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Differences in Shame and Pride as a Function of Children's Gender and Task Difficulty

Michael Lewis, Steven M. Alessandri and Margaret W. Sullivan
Child Development
Vol. 63, No. 3 (Jun., 1992), pp. 630-638
Published by: Wiley on behalf of the Society for Research in Child Development
DOI: 10.2307/1131351
Stable URL: http://www.jstor.org/stable/1131351
Page Count: 9
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Differences in Shame and Pride as a Function of Children's Gender and Task Difficulty
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Abstract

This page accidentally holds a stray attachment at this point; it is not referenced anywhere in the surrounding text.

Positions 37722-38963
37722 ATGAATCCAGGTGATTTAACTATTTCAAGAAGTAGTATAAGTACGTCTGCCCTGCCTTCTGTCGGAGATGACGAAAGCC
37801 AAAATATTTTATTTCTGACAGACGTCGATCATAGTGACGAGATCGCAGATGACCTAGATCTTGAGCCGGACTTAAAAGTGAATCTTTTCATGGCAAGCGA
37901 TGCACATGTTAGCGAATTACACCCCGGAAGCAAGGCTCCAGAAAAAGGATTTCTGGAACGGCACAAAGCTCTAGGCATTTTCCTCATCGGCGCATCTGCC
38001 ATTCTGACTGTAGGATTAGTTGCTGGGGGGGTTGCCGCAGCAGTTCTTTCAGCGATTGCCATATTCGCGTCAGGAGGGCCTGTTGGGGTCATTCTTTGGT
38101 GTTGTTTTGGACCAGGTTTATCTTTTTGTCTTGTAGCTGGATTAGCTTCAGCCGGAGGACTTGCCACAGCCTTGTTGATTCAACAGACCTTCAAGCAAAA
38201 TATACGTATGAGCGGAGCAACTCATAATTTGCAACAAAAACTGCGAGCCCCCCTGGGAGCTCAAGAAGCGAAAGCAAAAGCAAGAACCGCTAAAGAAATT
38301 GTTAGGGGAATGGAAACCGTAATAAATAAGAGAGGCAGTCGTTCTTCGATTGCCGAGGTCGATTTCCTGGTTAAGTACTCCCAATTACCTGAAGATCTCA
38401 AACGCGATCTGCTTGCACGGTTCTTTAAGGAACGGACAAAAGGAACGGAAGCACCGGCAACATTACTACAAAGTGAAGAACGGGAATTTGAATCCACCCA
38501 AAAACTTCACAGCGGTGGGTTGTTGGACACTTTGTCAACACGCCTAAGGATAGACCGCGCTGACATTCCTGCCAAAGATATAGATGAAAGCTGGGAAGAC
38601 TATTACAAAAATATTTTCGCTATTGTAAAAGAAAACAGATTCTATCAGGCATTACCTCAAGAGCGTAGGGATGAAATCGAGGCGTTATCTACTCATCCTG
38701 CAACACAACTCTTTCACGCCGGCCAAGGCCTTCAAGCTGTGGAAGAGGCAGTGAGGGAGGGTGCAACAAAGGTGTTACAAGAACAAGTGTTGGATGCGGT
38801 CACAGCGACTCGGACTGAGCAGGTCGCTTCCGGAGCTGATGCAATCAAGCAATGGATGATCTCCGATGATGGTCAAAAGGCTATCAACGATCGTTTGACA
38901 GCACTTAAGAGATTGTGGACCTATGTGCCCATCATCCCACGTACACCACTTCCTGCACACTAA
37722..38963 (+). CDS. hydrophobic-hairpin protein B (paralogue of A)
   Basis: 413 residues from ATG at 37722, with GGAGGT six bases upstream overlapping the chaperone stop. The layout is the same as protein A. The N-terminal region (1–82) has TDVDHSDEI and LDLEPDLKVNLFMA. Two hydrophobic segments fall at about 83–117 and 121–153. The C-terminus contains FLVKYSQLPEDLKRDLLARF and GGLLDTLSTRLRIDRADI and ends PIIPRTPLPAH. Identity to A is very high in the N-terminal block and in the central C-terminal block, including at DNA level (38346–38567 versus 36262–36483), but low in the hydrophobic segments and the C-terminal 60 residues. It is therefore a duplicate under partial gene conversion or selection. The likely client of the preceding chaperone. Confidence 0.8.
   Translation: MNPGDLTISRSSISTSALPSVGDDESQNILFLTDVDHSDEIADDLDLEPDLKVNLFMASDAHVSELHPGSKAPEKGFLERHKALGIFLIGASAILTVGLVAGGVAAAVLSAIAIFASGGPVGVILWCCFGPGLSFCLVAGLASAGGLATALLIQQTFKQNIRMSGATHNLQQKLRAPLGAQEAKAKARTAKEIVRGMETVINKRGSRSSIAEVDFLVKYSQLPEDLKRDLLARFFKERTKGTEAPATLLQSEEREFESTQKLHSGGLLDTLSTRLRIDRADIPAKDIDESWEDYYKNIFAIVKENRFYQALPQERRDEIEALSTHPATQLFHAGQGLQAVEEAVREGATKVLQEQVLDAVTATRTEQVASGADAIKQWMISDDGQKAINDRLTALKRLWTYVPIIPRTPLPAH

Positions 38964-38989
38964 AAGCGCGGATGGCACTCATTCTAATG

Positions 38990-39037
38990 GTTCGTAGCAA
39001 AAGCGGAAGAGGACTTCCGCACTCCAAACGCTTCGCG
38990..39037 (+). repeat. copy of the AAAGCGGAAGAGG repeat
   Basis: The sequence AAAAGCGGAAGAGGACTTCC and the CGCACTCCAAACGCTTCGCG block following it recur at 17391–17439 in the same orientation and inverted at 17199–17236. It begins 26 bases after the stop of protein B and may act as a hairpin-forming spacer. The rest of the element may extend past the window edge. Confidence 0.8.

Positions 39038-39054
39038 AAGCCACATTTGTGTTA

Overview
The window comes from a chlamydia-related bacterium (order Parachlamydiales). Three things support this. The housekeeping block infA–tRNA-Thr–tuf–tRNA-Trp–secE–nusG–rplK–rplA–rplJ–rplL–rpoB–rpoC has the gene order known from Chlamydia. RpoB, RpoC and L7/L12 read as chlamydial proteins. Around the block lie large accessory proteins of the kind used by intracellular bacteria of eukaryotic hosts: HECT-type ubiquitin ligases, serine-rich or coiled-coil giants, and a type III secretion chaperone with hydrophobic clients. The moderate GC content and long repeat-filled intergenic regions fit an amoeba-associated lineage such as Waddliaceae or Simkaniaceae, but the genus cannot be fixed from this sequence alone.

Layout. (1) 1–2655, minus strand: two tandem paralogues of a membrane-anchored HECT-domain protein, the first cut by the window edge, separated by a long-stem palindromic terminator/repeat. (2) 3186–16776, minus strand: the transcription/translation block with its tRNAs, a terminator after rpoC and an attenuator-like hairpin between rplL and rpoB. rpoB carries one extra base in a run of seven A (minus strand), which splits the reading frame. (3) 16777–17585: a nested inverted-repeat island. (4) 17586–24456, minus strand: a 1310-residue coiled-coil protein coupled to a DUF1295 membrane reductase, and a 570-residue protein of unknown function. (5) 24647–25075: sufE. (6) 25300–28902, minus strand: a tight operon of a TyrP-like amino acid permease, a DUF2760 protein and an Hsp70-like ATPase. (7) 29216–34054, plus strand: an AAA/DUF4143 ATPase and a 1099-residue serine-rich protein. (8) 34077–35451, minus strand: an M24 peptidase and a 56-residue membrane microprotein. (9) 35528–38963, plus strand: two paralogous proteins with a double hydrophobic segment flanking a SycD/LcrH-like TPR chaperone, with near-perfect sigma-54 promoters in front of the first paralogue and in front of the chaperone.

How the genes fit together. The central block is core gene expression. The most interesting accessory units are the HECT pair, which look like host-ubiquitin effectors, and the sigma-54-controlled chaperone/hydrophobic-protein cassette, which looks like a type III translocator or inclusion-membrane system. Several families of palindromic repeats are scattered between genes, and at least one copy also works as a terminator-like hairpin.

3-year-old children were presented with easy and difficult tasks and their emotional responses of shame and pride were observed. No shame was shown when subjects succeeded on the tasks and no pride was shown when they failed. Significantly more shame was shown when subjects failed easy tasks than when they failed difficult tasks, and significantly more pride was shown when subjects succeeded on difficult than on easy tasks. While there were no sex differences in task failures, girls showed more shame than boys. There were no sex differences in pride when subjects succeeded.

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